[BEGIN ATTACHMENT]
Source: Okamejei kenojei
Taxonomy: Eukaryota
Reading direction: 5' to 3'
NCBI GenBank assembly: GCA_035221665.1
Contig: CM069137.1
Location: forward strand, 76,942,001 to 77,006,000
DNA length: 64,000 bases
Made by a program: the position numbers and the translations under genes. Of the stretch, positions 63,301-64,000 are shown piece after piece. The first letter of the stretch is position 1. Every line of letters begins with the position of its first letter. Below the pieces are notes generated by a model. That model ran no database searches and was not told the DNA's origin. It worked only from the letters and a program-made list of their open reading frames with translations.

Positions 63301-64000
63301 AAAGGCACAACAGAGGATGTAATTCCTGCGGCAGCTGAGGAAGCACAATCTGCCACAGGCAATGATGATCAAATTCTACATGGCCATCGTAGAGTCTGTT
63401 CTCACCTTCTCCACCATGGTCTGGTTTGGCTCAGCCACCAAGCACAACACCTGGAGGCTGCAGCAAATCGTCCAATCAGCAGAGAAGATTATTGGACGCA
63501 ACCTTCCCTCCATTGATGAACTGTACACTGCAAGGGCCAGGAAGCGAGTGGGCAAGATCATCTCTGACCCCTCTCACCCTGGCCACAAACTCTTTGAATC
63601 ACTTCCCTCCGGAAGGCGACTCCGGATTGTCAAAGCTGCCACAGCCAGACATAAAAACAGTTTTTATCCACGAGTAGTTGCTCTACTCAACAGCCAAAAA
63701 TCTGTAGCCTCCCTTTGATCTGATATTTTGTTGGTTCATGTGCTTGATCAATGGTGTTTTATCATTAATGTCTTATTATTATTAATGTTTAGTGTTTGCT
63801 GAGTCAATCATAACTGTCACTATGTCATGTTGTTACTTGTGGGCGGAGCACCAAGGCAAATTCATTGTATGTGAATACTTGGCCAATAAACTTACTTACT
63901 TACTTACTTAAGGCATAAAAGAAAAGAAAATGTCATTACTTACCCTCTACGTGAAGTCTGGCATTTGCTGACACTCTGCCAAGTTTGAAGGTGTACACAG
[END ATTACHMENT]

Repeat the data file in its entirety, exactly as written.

Source: Okamejei kenojei
Taxonomy: Eukaryota
Reading direction: 5' to 3'
NCBI GenBank assembly: GCA_035221665.1
Contig: CM069137.1
Location: forward strand, 76,942,001 to 77,006,000
DNA length: 64,000 bases
Made by a program: the position numbers and the translations under genes. Of the stretch, positions 63,301-64,000 are shown piece after piece. The first letter of the stretch is position 1. Every line of letters begins with the position of its first letter. Below the pieces are notes generated by a model. That model ran no database searches and was not told the DNA's origin. It worked only from the letters and a program-made list of their open reading frames with translations.

Positions 63301-64000
63301 AAAGGCACAACAGAGGATGTAATTCCTGCGGCAGCTGAGGAAGCACAATCTGCCACAGGCAATGATGATCAAATTCTACATGGCCATCGTAGAGTCTGTT
63401 CTCACCTTCTCCACCATGGTCTGGTTTGGCTCAGCCACCAAGCACAACACCTGGAGGCTGCAGCAAATCGTCCAATCAGCAGAGAAGATTATTGGACGCA
63501 ACCTTCCCTCCATTGATGAACTGTACACTGCAAGGGCCAGGAAGCGAGTGGGCAAGATCATCTCTGACCCCTCTCACCCTGGCCACAAACTCTTTGAATC
63601 ACTTCCCTCCGGAAGGCGACTCCGGATTGTCAAAGCTGCCACAGCCAGACATAAAAACAGTTTTTATCCACGAGTAGTTGCTCTACTCAACAGCCAAAAA
63701 TCTGTAGCCTCCCTTTGATCTGATATTTTGTTGGTTCATGTGCTTGATCAATGGTGTTTTATCATTAATGTCTTATTATTATTAATGTTTAGTGTTTGCT
63801 GAGTCAATCATAACTGTCACTATGTCATGTTGTTACTTGTGGGCGGAGCACCAAGGCAAATTCATTGTATGTGAATACTTGGCCAATAAACTTACTTACT
63901 TACTTACTTAAGGCATAAAAGAAAAGAAAATGTCATTACTTACCCTCTACGTGAAGTCTGGCATTTGCTGACACTCTGCCAAGTTTGAAGGTGTACACAG